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"Scrip" means different things to collectors in different hobbies. The paper money hobby recognizes scrip as unofficial money. The stock and bond hobby also recognizes scrip as unofficial money, but also describes several additional kinds of collectibles as "scrip."
"Scrip" can be confusing because the term meant had variable meaning among companies. I include scrip in my project IF AND ONLY IF the scrip makes direct and legitimate reference to stocks and bonds.
(Some scrip was purposely designed to deceive. I do NOT include those kinds of items in my project because they do not involve legitimate stocks or bonds. More about those items later in this page.)
Scrip commonly falls into five categories:
Obsolete currency causes the greatest confusion.
I receive large numbers of inquiries concerning paper money issued by railroads. Railroad currency circulated in place of legal tender in circumstances and places where legal tender was not available.
Here is a good rule of thumb.
While I enjoy railroad currency, ALL paper money is beyond the scope of this my project.
Obsolete currency from the Philadelphia Newtown & New York Railroad Co. Items like this are cataloged by the paper money hobby and are therefore beyond the scope of my project specialty about stocks and bonds.
Most obsolete currency was printed before 1863. Railroad companies often printed certificates to resemble currency so they would circulate among the general public. While railroad currency (officially scrip) may have eased the demand for legal tender, its main purpose was to attract hard-to-find cash to railroad companies. Railroad companies often purposely and deceptively worded their currency to imply ownership similar to bonds. Some currency even promised to pay interest upon redemption within 6 months to two years.
I do not include obsolete railroad currency in my catalog for these reasons:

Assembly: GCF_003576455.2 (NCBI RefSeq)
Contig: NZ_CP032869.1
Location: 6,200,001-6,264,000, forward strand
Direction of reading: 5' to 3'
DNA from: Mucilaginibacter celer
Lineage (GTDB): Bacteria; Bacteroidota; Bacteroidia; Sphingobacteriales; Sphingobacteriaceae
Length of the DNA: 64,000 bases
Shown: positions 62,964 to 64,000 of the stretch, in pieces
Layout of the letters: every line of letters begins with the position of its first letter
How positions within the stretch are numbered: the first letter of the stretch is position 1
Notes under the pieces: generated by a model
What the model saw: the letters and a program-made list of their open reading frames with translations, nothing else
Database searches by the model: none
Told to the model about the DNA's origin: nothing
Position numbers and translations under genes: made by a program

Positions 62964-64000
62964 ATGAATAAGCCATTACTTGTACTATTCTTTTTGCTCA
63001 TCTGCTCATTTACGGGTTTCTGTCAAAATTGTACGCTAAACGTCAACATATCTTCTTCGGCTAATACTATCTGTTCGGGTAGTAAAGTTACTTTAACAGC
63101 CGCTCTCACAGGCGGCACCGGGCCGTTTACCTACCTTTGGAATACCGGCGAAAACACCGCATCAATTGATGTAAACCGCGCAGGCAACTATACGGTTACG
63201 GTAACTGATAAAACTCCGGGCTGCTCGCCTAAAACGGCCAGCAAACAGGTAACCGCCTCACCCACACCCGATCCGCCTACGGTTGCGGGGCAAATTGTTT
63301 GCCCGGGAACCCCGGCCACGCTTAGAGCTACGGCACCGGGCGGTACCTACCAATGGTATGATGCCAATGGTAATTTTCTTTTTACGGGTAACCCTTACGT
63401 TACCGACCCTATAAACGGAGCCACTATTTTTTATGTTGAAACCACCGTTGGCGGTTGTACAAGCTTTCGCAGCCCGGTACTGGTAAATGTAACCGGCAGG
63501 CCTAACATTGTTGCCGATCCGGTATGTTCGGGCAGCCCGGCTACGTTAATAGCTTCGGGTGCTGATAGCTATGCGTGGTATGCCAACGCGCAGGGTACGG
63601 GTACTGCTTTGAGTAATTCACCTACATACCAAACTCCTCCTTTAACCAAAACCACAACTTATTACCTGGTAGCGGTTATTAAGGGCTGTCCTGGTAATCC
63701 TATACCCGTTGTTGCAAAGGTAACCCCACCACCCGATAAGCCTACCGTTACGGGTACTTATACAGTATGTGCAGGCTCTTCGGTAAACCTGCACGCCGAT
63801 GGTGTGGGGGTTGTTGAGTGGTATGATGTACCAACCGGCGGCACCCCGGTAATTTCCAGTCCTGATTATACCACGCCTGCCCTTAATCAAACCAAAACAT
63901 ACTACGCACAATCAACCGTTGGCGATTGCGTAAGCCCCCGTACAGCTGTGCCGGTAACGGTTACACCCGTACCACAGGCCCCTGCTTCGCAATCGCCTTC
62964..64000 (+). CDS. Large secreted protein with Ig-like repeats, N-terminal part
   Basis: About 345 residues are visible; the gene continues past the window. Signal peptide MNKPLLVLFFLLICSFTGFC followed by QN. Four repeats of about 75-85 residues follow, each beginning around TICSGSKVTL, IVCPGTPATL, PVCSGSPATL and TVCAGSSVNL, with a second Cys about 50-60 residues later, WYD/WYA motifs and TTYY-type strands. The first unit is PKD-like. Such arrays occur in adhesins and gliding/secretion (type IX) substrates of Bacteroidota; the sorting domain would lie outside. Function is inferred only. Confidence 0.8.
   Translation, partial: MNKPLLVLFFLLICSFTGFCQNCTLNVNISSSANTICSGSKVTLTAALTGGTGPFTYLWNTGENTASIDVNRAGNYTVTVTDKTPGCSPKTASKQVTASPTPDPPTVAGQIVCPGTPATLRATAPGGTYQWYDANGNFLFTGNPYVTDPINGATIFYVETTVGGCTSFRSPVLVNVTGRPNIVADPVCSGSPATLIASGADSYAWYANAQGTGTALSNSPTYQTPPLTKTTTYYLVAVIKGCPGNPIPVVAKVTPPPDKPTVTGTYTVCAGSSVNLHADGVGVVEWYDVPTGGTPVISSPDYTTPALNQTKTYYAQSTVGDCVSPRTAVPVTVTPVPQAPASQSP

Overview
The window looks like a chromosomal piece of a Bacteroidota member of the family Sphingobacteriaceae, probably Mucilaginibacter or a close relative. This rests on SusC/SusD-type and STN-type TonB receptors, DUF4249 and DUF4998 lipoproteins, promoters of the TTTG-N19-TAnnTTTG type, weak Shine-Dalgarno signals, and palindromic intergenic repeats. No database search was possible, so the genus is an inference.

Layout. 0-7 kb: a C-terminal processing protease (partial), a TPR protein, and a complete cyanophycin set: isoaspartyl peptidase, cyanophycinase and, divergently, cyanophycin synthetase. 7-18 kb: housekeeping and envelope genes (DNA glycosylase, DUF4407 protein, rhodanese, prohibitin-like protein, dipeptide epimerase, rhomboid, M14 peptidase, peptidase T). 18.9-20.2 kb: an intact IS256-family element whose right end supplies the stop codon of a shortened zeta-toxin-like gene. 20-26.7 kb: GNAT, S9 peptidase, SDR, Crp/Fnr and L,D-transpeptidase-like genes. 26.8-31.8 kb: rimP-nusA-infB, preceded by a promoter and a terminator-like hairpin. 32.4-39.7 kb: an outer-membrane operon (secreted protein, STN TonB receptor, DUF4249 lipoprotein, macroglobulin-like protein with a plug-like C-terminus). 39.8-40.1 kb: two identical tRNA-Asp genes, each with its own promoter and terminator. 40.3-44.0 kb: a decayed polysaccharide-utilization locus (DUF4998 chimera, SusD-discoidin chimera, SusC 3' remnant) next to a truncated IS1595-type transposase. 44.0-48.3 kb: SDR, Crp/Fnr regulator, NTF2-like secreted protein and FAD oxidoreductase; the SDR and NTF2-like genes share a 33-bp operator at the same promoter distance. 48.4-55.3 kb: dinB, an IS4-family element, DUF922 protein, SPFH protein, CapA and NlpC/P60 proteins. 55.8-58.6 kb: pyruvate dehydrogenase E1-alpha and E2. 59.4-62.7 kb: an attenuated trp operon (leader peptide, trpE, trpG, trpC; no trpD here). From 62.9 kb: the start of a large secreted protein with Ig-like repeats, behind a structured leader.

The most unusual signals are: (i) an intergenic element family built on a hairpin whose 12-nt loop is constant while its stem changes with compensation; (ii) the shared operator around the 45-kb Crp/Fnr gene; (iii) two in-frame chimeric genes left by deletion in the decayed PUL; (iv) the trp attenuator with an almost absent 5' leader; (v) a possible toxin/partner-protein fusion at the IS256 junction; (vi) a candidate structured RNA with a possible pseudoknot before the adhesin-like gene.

Railroad "Bond" currency. Here are examples of railroad currency that cause the most confusion. No matter how someone tries to stretch the definition, I do not believe these kinds of items constituted true "bonds."
|Obsolete currency from The Scioto & Hocking Valley Railroad Co. and the Columbus & Lake Erie Railroad. I DO NOT and will not catalog items like this.|
Were these items really bonds?
Regardless of labeling, I call these documents "currency." I have never discovered evidence that has convinced me that these items were true bonds.
Bonds are binding agreements between parties. One party (the investor) agrees to loan money to the other. In return, the second party (the company) promises to repay the initial investment and to pay interest for the use of investors' money. True bonds display specific contractual obligations between companies and investors. The text on bonds explains what happens when companies fail to meet their obligations.
I have never seen railroad currency explain what would have happened if companies defaulted. I have never seen anything that remotely implied a contractural relationship between companies and bearers.
The logic seems clear to me. If documents do not clearly and explicitly explain the nature of agreements and what will happen in the event of default, no binding agreement exists. If there are no binding agreements, then such documents cannot possibly be construed as "bonds," regardless of how they might be labeled.
They were simply "promissory notes". They all promised to repay. No argument there.
But what was supposed to happen if companies failed to meet their promises? Nothing!
Please understand that our disagreements over nomenclature have nothing whatsoever to do with collectible values. Our disagreements affect the kinds of documents that I describe and include in my project and which ones get rejected.
Railroad currency is highly collectible.
See this list of recognized references to obsolete currency. Remember, always buy the book before the collectible.
Some people still think I SHOULD include railroad currency in my stock and bond project
For them I offer a more detailed discussion HERE.
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